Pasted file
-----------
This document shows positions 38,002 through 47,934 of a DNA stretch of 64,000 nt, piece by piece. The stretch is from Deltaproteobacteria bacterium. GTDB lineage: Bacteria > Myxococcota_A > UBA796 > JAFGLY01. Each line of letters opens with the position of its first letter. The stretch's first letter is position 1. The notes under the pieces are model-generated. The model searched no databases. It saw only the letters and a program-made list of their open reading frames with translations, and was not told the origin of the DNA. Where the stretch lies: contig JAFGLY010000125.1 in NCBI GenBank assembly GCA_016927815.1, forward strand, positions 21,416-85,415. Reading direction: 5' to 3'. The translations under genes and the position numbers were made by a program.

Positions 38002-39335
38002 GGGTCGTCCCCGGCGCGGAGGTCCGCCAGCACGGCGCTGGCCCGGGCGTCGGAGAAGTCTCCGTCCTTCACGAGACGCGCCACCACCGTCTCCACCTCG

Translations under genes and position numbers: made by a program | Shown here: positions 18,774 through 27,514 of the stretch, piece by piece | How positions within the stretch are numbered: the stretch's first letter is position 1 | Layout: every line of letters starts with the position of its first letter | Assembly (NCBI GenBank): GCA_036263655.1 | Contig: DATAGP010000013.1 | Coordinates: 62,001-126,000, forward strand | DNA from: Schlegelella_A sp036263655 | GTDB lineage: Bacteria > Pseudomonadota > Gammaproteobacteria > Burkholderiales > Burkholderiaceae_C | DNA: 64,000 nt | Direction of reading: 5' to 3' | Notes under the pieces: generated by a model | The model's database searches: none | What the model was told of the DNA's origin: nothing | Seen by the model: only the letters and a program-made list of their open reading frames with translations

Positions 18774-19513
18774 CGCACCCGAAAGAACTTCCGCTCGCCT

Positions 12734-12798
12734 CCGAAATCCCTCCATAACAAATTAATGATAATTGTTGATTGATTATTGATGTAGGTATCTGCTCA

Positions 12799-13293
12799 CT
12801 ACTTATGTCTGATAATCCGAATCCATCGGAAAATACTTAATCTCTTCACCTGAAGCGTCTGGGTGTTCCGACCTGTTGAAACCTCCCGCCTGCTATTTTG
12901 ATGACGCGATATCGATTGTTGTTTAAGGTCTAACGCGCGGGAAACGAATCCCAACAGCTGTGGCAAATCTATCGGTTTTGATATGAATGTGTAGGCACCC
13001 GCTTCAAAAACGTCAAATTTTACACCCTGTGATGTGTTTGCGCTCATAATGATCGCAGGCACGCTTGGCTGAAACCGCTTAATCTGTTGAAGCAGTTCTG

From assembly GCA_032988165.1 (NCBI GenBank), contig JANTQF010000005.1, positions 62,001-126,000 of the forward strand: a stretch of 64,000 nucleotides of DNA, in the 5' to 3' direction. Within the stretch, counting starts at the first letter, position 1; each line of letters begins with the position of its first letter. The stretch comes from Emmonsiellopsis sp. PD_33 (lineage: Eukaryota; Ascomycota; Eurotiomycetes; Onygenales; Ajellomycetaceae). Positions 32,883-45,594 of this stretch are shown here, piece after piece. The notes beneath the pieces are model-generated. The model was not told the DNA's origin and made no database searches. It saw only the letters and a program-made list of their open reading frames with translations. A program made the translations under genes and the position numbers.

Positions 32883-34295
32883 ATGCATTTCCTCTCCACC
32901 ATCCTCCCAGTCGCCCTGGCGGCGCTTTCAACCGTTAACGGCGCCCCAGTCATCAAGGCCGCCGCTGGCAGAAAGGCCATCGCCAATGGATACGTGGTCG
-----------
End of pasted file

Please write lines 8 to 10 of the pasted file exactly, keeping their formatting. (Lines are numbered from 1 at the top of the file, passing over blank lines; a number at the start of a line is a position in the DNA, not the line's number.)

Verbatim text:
12734 CCGAAATCCCTCCATAACAAATTAATGATAATTGTTGATTGATTATTGATGTAGGTATCTGCTCA

Positions 12799-13293
12799 CT